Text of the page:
On the 6th of June, the Mile End Institute hosted ‘The Great Sovereignty Debate’, a series of three panels reflecting on the upcoming EU referendum and the question of sovereignty. The third panel of the afternoon turned to look at polling and public opinion on the issue of Europe, both now and in the 1975 referendum, with the input of three leading psephologists.
Our first panellist was Sir Robert Worcester, Visiting Professor at Kings College London and the London School of Economics, and founder of the polling company MORI. Sir Robert argued that sovereignty is an issue for the electorate, but not the sole argument. He first turned to look at polling he conducted around the 1975 European referendum. He argued that the 1975 referendum campaign focused on economic fear, with the main targets for the yes campaign being youth, trade unionists, working class women and Scotland – which, in contrast to today’s vote, was strongly sceptical of a vote to join the European Community.
With regards to public opinion and today’s referendum, Sir Robert showed that women are far more likely than men to vote to remain in the EU, and that the captains of industry who have been polled also overwhelmingly back Britain remaining in the EU. Interestingly, Sir Robert also showed that a majority of Italian and French citizens think that their country should hold a referendum on EU membership.
The second speaker of this panel was Professor Jane Green of the Cathy Marsh Institute for Social Research at the University of Manchester. Professor Green presented research on the public’s attitude to the current EU referendum debate. She argued that the things that seem to matter most for the electorate in this debate are the economy, sovereignty, and immigration, but that we know far less about people’s attitudes to sovereignty compared to the other two issues. Whilst, unsurprisingly, leave voters show an overwhelming belief that the EU has undermined the British parliament remain voters also agree there is a problem in this regard. Similarly, leave voters strongly believe that the British parliament should be able to overrule EU but surprisingly, a number of remain voters also agree. She suggested that many remain voters think that there is a problem with sovereignty – it does not thus necessarily mean that even if the UK votes to remain in the EU, that people who voted in this way are happy with the EU project. She ended with illustrating that people who want to remain in the EU also have a strong distrust of MPs. She argued that they might see British parliament as problematic, so want Britain to stay in the EU in order to hold UK governments to account.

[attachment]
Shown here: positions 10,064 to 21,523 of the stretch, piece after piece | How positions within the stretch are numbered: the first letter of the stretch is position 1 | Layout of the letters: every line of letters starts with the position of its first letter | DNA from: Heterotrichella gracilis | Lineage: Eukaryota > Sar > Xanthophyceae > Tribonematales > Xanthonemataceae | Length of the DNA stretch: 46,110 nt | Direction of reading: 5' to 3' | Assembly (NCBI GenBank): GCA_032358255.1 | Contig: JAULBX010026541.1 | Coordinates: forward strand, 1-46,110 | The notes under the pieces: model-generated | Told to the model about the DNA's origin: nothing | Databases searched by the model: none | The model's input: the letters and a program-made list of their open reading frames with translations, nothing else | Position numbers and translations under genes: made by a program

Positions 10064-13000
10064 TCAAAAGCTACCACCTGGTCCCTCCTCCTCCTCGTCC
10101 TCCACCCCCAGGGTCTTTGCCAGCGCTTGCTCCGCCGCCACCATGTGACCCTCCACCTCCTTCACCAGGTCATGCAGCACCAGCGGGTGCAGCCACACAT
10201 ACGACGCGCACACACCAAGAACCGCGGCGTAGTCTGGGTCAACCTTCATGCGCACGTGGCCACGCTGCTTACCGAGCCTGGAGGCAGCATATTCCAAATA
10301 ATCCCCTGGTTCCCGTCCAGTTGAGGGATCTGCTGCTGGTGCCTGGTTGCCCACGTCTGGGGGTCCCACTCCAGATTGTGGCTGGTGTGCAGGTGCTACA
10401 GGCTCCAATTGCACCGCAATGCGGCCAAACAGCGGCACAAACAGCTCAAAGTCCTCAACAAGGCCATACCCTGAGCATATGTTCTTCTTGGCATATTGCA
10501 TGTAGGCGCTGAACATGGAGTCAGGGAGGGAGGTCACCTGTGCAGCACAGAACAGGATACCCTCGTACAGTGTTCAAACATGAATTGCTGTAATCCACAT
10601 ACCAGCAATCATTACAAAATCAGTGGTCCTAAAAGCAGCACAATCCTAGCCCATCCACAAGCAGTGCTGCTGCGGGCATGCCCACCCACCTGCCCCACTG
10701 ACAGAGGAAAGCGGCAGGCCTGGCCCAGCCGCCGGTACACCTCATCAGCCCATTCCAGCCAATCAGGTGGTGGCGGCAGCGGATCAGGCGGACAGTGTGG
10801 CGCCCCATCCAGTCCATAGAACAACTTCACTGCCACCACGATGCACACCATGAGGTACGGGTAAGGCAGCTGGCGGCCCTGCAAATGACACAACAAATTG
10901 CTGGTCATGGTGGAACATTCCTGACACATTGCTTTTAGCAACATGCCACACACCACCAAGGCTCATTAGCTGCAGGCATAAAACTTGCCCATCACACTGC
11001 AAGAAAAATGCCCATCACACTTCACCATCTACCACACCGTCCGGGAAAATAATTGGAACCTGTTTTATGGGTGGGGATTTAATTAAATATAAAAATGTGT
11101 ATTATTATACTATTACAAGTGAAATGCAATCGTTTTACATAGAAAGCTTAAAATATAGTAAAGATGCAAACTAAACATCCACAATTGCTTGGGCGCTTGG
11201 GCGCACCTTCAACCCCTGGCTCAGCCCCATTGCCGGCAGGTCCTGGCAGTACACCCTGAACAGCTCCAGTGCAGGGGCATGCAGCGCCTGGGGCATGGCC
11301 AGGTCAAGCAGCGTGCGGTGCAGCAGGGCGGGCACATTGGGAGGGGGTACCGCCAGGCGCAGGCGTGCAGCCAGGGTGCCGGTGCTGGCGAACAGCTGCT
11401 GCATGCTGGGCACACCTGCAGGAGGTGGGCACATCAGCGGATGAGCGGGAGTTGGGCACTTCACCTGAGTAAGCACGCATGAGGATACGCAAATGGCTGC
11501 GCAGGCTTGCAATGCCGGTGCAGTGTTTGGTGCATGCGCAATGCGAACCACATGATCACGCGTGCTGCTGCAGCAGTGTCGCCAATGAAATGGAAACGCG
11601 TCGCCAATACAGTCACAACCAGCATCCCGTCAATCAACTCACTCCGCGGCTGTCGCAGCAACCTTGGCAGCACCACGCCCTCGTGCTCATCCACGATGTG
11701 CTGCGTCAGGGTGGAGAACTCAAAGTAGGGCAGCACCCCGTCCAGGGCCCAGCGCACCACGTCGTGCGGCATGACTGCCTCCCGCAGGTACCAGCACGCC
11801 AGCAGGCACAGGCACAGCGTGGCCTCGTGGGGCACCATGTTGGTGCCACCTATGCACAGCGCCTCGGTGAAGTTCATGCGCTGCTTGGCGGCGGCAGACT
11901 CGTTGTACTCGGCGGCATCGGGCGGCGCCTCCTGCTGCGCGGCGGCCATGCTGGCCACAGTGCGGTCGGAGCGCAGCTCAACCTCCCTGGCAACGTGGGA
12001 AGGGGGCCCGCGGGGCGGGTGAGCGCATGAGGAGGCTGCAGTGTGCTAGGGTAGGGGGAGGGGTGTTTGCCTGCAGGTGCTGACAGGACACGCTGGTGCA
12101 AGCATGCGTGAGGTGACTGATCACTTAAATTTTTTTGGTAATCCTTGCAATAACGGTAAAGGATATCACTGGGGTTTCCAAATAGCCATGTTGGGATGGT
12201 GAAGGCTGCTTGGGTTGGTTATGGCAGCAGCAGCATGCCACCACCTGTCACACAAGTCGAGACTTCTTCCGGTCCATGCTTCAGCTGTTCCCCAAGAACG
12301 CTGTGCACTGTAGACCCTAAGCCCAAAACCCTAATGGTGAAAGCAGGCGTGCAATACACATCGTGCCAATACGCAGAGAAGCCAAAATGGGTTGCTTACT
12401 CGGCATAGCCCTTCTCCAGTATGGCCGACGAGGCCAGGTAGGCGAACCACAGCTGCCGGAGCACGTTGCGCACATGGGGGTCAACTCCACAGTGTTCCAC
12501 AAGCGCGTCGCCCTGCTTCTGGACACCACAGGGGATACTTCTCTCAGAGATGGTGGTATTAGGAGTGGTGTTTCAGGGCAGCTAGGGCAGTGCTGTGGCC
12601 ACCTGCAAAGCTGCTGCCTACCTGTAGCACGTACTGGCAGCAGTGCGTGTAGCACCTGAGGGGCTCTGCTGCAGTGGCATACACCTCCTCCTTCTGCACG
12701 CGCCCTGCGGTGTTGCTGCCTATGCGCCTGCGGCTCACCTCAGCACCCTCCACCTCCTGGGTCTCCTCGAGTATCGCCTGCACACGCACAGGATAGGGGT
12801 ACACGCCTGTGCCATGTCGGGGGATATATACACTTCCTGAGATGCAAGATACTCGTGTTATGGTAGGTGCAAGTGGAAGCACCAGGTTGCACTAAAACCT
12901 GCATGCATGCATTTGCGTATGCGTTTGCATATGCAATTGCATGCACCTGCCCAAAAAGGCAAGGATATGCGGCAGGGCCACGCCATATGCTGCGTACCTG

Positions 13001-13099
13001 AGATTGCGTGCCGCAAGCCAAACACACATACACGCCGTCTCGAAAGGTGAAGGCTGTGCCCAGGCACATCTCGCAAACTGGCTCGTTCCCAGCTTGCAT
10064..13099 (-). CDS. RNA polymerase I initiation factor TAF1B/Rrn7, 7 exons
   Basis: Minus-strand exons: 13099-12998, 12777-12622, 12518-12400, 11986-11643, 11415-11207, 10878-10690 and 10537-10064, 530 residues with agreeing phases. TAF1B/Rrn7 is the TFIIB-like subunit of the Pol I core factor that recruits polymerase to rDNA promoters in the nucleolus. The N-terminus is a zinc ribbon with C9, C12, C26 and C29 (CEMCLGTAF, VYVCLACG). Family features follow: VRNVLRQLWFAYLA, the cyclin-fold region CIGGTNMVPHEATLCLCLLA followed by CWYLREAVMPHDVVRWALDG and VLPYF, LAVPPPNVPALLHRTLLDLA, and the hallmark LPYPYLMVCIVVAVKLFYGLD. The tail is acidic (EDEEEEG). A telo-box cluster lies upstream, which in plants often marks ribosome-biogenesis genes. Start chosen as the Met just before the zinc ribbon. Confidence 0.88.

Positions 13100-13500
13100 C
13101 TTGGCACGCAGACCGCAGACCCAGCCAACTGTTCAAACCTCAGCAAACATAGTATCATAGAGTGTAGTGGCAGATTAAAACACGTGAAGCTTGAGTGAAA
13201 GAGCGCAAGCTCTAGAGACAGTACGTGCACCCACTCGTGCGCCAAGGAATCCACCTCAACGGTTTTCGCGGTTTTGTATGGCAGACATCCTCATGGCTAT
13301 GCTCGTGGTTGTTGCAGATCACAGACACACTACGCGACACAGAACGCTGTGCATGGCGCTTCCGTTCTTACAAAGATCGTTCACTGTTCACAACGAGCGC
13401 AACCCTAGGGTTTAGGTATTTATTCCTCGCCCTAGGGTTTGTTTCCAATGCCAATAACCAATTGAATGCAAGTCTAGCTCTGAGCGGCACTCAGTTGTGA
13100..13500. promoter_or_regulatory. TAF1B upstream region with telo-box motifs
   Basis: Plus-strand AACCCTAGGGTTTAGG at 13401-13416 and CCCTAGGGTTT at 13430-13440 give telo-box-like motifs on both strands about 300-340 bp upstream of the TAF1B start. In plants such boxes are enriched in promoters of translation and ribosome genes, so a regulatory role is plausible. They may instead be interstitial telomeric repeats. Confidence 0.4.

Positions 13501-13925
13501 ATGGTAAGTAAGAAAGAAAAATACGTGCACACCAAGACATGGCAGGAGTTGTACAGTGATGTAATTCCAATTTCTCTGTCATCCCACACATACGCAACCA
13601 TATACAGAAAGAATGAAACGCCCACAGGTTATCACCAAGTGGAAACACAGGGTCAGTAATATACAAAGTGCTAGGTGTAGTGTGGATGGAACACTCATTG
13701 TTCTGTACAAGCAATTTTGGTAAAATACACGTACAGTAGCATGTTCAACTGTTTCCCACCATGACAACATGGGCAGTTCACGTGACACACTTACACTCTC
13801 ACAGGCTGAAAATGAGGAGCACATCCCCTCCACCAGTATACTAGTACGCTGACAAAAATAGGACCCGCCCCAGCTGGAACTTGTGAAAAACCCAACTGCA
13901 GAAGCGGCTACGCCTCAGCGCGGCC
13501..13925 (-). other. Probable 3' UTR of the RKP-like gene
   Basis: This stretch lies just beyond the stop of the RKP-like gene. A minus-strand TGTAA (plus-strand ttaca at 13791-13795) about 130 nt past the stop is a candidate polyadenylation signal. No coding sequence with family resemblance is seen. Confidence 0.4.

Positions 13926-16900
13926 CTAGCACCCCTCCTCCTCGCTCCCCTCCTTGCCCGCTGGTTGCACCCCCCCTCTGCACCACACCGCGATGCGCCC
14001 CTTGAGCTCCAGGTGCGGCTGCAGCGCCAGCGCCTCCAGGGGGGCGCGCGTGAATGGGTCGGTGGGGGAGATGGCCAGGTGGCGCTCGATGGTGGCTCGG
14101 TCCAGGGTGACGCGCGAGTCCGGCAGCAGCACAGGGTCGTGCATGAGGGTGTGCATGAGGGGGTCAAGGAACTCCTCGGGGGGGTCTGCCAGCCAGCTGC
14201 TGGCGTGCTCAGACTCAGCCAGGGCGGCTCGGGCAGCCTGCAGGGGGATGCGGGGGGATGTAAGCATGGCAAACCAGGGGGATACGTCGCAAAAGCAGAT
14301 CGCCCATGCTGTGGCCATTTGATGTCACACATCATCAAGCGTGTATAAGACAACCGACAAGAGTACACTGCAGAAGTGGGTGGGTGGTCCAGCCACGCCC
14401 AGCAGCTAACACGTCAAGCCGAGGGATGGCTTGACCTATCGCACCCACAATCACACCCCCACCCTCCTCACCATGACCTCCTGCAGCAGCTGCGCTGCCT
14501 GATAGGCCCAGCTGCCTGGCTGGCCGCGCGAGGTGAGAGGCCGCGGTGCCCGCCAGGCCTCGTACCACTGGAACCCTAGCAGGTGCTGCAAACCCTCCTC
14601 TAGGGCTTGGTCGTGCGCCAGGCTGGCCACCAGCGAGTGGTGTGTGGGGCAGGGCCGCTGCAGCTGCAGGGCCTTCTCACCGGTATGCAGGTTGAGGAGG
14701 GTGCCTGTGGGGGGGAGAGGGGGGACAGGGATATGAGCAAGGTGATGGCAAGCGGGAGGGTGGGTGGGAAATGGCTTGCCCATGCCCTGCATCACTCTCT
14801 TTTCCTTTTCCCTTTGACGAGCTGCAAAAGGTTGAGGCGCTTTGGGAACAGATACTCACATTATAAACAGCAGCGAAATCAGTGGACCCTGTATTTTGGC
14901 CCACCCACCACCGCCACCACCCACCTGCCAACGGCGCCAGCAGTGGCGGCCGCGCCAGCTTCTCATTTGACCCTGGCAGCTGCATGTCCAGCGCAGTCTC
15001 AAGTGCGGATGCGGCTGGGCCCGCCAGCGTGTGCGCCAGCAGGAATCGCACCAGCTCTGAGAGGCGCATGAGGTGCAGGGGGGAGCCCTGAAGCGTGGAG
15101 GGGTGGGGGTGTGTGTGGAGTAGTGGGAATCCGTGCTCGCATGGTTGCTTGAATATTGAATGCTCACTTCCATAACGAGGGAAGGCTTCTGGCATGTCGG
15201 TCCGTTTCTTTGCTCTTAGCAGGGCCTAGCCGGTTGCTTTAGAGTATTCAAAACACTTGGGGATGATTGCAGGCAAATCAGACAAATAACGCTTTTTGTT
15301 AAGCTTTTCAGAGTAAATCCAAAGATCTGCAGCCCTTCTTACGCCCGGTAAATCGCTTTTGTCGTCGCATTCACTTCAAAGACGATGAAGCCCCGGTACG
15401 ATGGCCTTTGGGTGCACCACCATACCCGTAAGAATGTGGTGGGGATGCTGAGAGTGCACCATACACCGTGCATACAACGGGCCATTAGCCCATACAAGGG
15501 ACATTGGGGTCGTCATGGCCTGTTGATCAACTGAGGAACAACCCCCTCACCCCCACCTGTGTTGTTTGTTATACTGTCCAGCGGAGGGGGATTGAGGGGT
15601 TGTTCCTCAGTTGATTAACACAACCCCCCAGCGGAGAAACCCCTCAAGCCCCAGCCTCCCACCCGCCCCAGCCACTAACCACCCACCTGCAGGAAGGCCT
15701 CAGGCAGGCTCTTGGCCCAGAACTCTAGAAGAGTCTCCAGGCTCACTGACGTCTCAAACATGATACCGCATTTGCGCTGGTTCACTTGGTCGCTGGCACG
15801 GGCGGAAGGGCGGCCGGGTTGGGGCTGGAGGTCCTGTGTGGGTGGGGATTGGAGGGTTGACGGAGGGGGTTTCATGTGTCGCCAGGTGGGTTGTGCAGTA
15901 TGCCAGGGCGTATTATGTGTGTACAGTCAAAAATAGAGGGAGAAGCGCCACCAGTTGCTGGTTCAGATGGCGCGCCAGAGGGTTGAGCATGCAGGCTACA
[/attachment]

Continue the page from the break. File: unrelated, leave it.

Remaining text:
The final speaker of the day was Professor Philip Cowley, of the School of Politics and International Relations at Queen Mary. He presented a survey of 98 MPs from late 2015, looking at their attitudes to a potential Brexit. He argued that his polling showed an astonishing polarisation at Westminster between those who supported the EU and those who did not. Unsurprisingly, this division largely mapped onto divisions between the two main political parties. For Labour MPs, the EU meant freedom to travel and study, a stronger state and economic prosperity. For Conservatives, the key issue was control of external borders, an issue of far less import to Labour MPs. Furthermore, for Conservatives, the process of British renegotiation with the EU which took place earlier this year had three concerns - border control, controlling access to welfare state, and not being ruled from Brussels. In this sense, Professor Cowley argued, issues of sovereignty are important to the debate around the EU referendum.
For MPs who think that the UK will leave the EU, border control was cited as the strongest reason that they felt people would vote for Brexit. MPs who believed that the UK will decide to stay in the EU on the 23rd of June largely believed that the main reason that people will vote remain is because they are averse to change. Professor Cowley pointed out that this belief suggested a negative conception of the campaigns as a whole, with little positive vision behind an understanding of why the electorate might choose remain.